Turtle Coprolite 28mm

More Views

Turtle Coprolite 28mm

SKU:TFS0674
£92.00

Availability:In stock

Details:

Turtle coprolite 28mm curiosity from Wilkes formation, Salmon Creek, Toledo, Lewis & Cowlitz County, SW Washington State near Mount St. Helen's volcano. Dating back to the Miocene era, approximately 20 to 35 million years, the dung has been left behind by a prehistoric turtle.

Genus: Coprolite.
Age: Miocene, approximately 23 - 7 million years ago.
Origin: Wilkes formation, Washington State.

Coprolite measurements.
Height: 4.5 cm
Length: 2.8 cm
Depth: 2.2 cm

Approximate weight: 43 g

security logo enforcing our security levels using SSL certificate and encrypted software for your protection100% Secure. 128-bit Encryption

Free UK delivery - Recorded/Signed-for

Worldwide delivery available

Certificate of authenticity included

For EU & ROW delivery estimates please add your item/s to the cart and enter your desired destination.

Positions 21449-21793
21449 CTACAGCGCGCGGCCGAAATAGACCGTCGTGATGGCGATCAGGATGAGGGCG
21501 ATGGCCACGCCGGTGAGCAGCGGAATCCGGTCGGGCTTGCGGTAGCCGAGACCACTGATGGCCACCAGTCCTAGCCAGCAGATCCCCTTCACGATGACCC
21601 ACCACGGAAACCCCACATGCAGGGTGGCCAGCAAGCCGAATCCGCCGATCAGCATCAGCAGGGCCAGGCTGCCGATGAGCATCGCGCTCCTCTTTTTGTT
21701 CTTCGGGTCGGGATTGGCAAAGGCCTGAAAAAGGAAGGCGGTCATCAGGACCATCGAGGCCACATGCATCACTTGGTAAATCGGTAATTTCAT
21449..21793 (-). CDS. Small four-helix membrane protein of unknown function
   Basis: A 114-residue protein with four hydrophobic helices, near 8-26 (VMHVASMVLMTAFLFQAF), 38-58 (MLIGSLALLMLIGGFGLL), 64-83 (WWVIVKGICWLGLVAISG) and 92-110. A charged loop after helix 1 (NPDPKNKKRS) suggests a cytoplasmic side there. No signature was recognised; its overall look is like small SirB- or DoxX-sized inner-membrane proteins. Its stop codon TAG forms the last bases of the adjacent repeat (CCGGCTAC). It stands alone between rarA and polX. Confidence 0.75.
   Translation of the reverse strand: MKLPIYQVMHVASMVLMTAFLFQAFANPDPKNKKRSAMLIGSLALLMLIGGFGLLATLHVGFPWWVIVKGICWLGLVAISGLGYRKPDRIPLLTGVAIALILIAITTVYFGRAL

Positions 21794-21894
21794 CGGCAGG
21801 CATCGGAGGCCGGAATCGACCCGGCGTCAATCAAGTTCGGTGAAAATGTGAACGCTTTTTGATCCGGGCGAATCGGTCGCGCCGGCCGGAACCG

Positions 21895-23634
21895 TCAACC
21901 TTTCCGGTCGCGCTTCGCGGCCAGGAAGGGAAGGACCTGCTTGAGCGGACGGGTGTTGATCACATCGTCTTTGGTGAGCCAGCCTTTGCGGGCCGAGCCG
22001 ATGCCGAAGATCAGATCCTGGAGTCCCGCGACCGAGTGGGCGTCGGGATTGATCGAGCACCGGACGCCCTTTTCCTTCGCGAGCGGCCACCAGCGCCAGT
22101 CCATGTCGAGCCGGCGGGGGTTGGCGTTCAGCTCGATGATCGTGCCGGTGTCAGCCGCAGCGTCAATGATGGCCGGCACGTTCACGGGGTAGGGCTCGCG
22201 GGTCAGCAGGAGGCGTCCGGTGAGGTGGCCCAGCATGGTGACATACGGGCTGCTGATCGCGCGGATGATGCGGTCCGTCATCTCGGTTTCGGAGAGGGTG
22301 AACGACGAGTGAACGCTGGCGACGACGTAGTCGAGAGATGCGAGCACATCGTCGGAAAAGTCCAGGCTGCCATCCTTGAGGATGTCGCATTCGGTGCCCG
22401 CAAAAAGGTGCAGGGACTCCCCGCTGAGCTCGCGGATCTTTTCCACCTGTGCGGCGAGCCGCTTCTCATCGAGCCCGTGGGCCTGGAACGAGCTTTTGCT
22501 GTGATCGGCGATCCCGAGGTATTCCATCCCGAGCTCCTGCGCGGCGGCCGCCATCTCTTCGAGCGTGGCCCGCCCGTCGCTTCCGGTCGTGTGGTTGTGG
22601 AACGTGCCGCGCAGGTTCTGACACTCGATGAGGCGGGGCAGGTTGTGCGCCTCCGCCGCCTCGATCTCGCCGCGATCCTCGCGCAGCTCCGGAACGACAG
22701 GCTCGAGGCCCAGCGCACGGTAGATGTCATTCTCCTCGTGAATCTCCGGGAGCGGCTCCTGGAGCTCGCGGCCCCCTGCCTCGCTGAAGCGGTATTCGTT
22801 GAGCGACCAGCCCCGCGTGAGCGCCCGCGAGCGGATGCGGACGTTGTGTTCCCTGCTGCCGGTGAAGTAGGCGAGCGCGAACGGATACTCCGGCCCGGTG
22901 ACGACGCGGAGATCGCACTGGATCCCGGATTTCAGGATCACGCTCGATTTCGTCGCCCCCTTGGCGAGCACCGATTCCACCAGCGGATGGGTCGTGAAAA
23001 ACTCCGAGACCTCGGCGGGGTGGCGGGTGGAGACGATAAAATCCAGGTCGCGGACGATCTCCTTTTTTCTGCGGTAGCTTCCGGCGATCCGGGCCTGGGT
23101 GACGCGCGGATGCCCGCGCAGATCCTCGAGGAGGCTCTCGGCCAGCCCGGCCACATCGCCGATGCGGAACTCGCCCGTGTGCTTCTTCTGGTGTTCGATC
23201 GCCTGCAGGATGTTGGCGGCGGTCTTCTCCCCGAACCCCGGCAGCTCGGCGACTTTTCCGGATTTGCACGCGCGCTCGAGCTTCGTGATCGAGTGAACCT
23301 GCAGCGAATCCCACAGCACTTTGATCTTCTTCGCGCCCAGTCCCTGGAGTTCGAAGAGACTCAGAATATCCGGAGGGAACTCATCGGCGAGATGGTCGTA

Details

Turtle coprolite 28mm curiosity from Wilkes formation, Salmon Creek, Toledo, Lewis & Cowlitz County, SW Washington State near Mount St. Helen's volcano. Dating back to the Miocene era, approximately 20-35 million years, the dung has been left behind by a prehistoric turtle. Under the right geological conditions for coprolite to be preserved, it has to be covered particularly quickly in an anoxic environment. Over time it is replaced by surrounding minerals, in this case siderite and limonite and permineralisation process's transform the dung into stone fossilised forever. Fossil remains such as plants, seeds, bark, teeth, claws and bones (dependent on the animal) can be discovered within the coprolite, which is a valuable indicator to the animals diet whether a herbivore or carnivore or what the animal dietary preferences were.


Coprolites helped scientists and researchers determine and understand diets of prehistoric animals, how their digestion worked. Also coprolite can be a great indicator to the seasonal changes that occurred millions of years ago once seeds and plant matter is microscopically analysed.


Historically Mary Anning first noticed stone pebbles in ichthyosaurs abdomens, once broken open she discovered fish bones of prey, this led William Buckland to coin the name coprolite in 1829.

Additional Information

SKU TFS0674
Age Eocene
Origin America
Colour Brown

Product Tags

Use spaces to separate tags. Use single quotes (') for phrases.